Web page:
Day 48 and 49: The Force Is Strong With TDD
Even though I’ve been spending this week over at the UX & Design team, trying to blend in there as much as possible, attend their meetings and watch what they do - I tried my best not to let that interfere with my study plans. I’ve been doing a lot of reading recently, and as rewarding as it can be, I honestly missed doing other stuff. My shoulder has been giving me trouble for weeks, but in these past few days I finally felt well enough to use both of my hands again (at least for a couple of hours every day) and do some coding at last.
Now, a funny thing happened on Day 1. Yes, I found myself starting with a test. Didn’t even think about it; it just came to me naturally. Well, that’s new! I thought to myself. The feeling was rather weird, but oh-so-good at the same time. I guess I can say I felt like I was doing things right this time. Now I see where katas have brought me. Repetition IS the mother of learning, after all. That Red, Green, Refactor cycle got so hardcoded in my brain, that I started repeating it unconciously, like a reflex.
Then on Day 2 I decided to do a small experiment: do the challenge without TDD. I had my experience from the day before that I wished to compare with my old way of doing things, which was jumping straight into coding. Did I still find that approach easier and faster? I was really curious to find out the answer.
I was very inspired that day, so I threw ideas all over the place and my code grew so fast, that it was hard to keep track of it. Eventually, I finished the challenge - or at least I thought I did. Everything seamed right, and I was pretty sure that it would work.
Alas, of course it didn’t.
Something somewhere broke and my hopes turned to dust. But what broke, and where? I had to write a test to find out. It was a tiring and frustrating process, but in the end the tests helped and my code worked. I paused for a second to think. So I had to write all of these tests anyways. Why didn’t I write them first, then? Contrary to what I thought before, it would have saved me so much time. And I wouldn’t get so stressed in the process. Yes, TDD would have been a way better choice!
I suddenly felt my love for TDD grow exponentially, so I dug through my numerous files and found the book TDD By Example by Kent Beck. I thought it would be nice to get a few tips from the man himself (Kent Beck was the one who invented TDD!). The book was a nice and quick read; the author didn’t try to suffocate his readers with boring theory, but rather walk us through an example, and offer some practical tips in the end. So here comes the summary of what I learned.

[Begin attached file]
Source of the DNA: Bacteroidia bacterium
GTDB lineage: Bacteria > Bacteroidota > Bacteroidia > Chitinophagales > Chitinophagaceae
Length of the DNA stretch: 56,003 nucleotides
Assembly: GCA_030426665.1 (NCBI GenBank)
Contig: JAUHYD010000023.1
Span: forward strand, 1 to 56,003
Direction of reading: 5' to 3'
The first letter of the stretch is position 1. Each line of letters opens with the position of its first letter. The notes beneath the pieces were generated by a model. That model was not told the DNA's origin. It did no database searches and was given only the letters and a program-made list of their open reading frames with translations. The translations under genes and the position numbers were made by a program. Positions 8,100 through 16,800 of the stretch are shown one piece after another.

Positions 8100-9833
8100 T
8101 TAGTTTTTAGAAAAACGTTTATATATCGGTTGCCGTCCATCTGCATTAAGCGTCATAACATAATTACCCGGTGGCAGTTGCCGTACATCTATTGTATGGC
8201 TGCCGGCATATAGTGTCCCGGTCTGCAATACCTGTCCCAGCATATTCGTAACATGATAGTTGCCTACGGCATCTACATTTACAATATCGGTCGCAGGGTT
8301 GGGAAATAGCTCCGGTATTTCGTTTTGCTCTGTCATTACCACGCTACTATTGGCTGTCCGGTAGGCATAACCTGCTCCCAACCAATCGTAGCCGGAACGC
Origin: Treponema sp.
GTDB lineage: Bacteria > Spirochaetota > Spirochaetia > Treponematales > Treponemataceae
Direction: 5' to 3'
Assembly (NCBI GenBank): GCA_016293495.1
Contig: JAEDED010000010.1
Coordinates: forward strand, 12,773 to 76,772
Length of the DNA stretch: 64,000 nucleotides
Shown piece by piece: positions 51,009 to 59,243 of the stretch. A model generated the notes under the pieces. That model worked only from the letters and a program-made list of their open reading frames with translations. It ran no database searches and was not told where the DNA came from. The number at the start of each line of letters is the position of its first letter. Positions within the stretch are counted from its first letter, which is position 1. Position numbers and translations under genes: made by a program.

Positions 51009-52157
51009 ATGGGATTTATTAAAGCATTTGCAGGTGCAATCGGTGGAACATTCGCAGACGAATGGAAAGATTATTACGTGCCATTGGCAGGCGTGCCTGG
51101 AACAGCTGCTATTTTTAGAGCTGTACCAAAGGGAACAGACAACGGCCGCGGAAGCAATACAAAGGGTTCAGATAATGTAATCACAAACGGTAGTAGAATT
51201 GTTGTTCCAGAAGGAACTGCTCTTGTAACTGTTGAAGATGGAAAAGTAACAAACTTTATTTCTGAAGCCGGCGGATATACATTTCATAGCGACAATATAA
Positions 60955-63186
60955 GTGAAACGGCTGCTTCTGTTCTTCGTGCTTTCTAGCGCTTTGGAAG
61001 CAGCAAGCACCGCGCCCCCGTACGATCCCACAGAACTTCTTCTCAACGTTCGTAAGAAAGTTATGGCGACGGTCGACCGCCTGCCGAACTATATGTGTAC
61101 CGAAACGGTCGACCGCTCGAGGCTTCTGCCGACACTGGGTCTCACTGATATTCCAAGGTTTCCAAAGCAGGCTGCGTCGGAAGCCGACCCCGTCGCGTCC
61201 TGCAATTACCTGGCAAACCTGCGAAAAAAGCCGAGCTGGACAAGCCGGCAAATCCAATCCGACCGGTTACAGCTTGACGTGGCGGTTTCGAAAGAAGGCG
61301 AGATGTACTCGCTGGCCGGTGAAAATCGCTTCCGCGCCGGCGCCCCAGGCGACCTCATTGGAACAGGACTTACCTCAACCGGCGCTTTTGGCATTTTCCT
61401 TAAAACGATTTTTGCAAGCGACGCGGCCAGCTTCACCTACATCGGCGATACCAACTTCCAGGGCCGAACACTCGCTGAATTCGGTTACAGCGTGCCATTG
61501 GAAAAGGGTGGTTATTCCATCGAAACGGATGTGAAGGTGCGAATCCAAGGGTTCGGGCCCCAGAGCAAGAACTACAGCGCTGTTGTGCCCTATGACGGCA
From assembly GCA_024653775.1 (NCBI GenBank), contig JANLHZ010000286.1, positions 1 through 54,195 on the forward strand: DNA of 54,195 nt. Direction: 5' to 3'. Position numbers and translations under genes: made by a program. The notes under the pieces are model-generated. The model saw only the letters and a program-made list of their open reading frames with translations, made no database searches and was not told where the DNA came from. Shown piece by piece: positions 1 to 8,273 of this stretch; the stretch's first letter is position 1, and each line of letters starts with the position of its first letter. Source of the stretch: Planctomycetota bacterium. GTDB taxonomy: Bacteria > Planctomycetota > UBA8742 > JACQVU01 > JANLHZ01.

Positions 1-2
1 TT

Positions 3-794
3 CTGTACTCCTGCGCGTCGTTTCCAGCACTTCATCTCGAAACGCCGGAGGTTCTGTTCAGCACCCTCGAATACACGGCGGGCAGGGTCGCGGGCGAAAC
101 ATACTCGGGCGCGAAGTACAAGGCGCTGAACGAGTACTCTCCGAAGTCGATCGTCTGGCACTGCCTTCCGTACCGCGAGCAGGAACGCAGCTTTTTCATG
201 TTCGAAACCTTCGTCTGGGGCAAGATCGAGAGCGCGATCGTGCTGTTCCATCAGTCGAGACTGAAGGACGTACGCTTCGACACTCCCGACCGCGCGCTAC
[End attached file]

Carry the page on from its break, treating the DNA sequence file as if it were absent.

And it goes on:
The biggest struggle I had relating to TDD was having to think small. Sometimes, when the problem was simple, I found it a waste of time to do teeny tiny steps, when I could have just done one huge leap and get to where I wanted to be. So I felt really constrained; I guess that’s the only thing that kind of put me off TDD. However, the book tore down this notion, or rather: it refrased it in a way that was perfectly acceptable to me. Namely, you don’t have to do small steps. Large leaps are perfectly fine, if you feel confident enough that you’ll be able to land safely. TDD does not require the steps to be small, nor big. In fact, you should be able to do both - and alternate between them if necessary - depending on the circumstances. Nevertheless, the more you do TDD, the smaller your steps will get. There’s no need to force it - it will come to you naturally.
So, in summary, here’s how you can go about the problem at hand:
- Obvious Implementation (the leap of faith) - If the solution seems too obvious to you, go ahead and implement it.
- Fake It ‘Til You Make It (normal steps) - Return a constant to make the test pass. Then, gradually transform the constant into an expression using variables.
- Triangulate (baby steps) - Only abstract when you have two or more examples. There’s also this golden rule:
“Once Is Chance, Twice is Coincidence, Third Time Is A Pattern.”
Furthermore, here are some more tips from the book that I found useful:
- Isolate your tests from each other. The execution of one test should NOT affect another test in any way. (Note: I actually made this mistake yesterday, and spent two hours thinking why my code was wrong. It wasn’t - but one test accidentally changed the global state which made the other tests fail.)
- Keep track of what you want to test. Before starting, write a list of things you want to test - sort of like a TO-DO list. (Note: We have been practicing this at the katas this week, and it has proven to be quite helpful.)
- Use test data that is easy to read and follow. Your tests are also your documentation. Think about the people that will be reading your code in the future. Or at least, think about your future self that will be equally as confused when some time passes.
To conclude, I wanted to answer that everlasting question: Why do TDD? I thought the book was pretty good at explaining it, so I’ll just borrow the author’s words: TDD is a way of managing fear during development. This fear is a completely normal thing to feel when faced with a hard problem, whose solution is not in plain sight. TDD helps you regain control. It keeps you focused on one single step that you need to take next, and gives you a sense of accomplishment with each passed test. What is there not to like?
So have a nice weekend, everybody! And remember: Red, Green, Refactor :)